With the start of 2018, WWE's Monday Night Raw has been a TV staple for wrestling fans worldwide for 25 years. In that time, its talented athletes and storytelling concepts have blended into other aspects of television that are completely unrelated to wrestling. Paul "Triple H" Levesque, a ring legend and a current creative-minded exec within WWE, was present at the TCA press tour to remind everyone around of Raw's impact, and CinemaBlend was on hand to hear how the wrestler thinks the action-packed series has fundamentally changed television:

To me, Raw not only is a show that has lasted that duration, it's culturally been significant in that it has changed the way that television is viewed. Go back before. You didn't see politicians walking down the hallway with entrance music playing as if they were about to step into the ring at Madison Square Garden. It has changed the way we see live event television. It has changed the way the NFL is shot, the NBA is shot, the way they do their talent packages, the rollout of their performers onto a stage. You go to an NBA game and you see them come out with pyro and music and end zone celebrations and all of it. It all stems from Monday Night Raw and that showcase. That sort of culturally significantly changed, and over that 25 years has changed along with it, but has significantly changed the landscape of television.

Politicians aren't just borrowing WWE tactics for their campaign trails, either, as some of them (our current President included), have actually appeared in person on Monday Night Raw! Triple H so wasn't spouting nonsense when he emphasized Raw's cultural impact on TV, since the WWE pioneered many visual elements on Raw are still in use today, both there and elsewhere. Would the UFC's televised events be as well-produced as they are without Raw setting the bar? Probably not. Beyond the way NBA players are introduced at games, many NFL fans can thank WWE boss Vince McMahon's former XFL league for introducing the Skycam and revolutionizing the way the sport is broadcasted forever. Love him or hate him, the guy knows how to set trends.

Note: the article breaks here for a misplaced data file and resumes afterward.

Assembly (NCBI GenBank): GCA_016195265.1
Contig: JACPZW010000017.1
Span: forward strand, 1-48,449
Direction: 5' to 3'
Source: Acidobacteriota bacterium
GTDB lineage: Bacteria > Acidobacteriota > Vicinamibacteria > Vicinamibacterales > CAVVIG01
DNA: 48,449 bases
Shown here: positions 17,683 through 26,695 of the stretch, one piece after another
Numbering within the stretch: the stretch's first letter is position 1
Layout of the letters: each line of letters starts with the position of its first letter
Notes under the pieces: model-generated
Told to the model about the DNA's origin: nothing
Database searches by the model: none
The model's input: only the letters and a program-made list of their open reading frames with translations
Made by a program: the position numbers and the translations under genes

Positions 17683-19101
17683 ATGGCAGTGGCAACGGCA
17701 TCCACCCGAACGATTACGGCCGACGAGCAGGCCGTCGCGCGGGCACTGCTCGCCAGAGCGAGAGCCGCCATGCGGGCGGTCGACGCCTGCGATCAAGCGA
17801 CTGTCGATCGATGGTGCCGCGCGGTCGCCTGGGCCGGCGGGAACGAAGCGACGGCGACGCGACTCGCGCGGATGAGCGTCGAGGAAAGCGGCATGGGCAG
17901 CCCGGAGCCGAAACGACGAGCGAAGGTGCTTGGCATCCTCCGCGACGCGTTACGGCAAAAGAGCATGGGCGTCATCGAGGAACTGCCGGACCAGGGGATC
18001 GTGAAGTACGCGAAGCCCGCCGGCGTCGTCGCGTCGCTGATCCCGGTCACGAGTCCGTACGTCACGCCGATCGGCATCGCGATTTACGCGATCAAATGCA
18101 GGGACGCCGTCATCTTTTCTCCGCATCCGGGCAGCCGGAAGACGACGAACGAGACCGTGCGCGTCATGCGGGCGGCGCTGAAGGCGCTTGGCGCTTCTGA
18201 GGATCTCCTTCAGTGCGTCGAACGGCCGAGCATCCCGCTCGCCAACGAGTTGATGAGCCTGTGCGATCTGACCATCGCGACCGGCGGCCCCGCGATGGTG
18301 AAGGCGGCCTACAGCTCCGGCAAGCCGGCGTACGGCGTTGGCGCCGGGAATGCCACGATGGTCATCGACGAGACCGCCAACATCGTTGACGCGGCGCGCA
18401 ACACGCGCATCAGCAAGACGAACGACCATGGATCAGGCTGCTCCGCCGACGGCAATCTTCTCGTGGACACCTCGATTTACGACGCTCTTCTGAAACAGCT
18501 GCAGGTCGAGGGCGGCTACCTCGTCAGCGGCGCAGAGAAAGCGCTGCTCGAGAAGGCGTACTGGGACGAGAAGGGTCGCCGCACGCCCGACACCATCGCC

So, should all the major networks directly look to Monday Night Raw in order to spice up live events? It wouldn't be the worst idea, but most of Triple H's examples regarding innovation involve production aspects and visual/audio flairs to make the content appear more exciting, but the athlete wasn't referring to the actual content of the show itself. Now, more people might be inclined to tune into shows like NBC's Today if the anchors were slamming each other through tables and competing to be the World Champion anchor on a regular basis. It probably won't happen that way, of course, but perhaps WWE execs will pave the way by creating their own branded news channel?

Jokes aside, the WWE has had a significant impact on television even outside of Monday Night Raw telecasts. WWE Network launched in 2014 and changed the way fans could order wrestling PPVs, which essentially shut out cable and satellite companies from profiting so heavily from the traditional carrier deals that favored them over the WWE itself. Additionally, WWE's weekly program Smackdown found success last year by keeping the action going through commercial breaks via a smaller screen in the corner. A similar tactic has since been implemented by the NFL this season during its TV broadcasts, so while it may sound silly to look to a professional wrestling organization for innovation in the future of television, networks and companies have a history of doing so, and it's paid off.

Monday Night Raw airs on USA on Monday nights beginning at 8:00 p.m. ET. For more on non-wrestling related television that may still draw some inspiration from the product, head on over to our midseason premiere guide.

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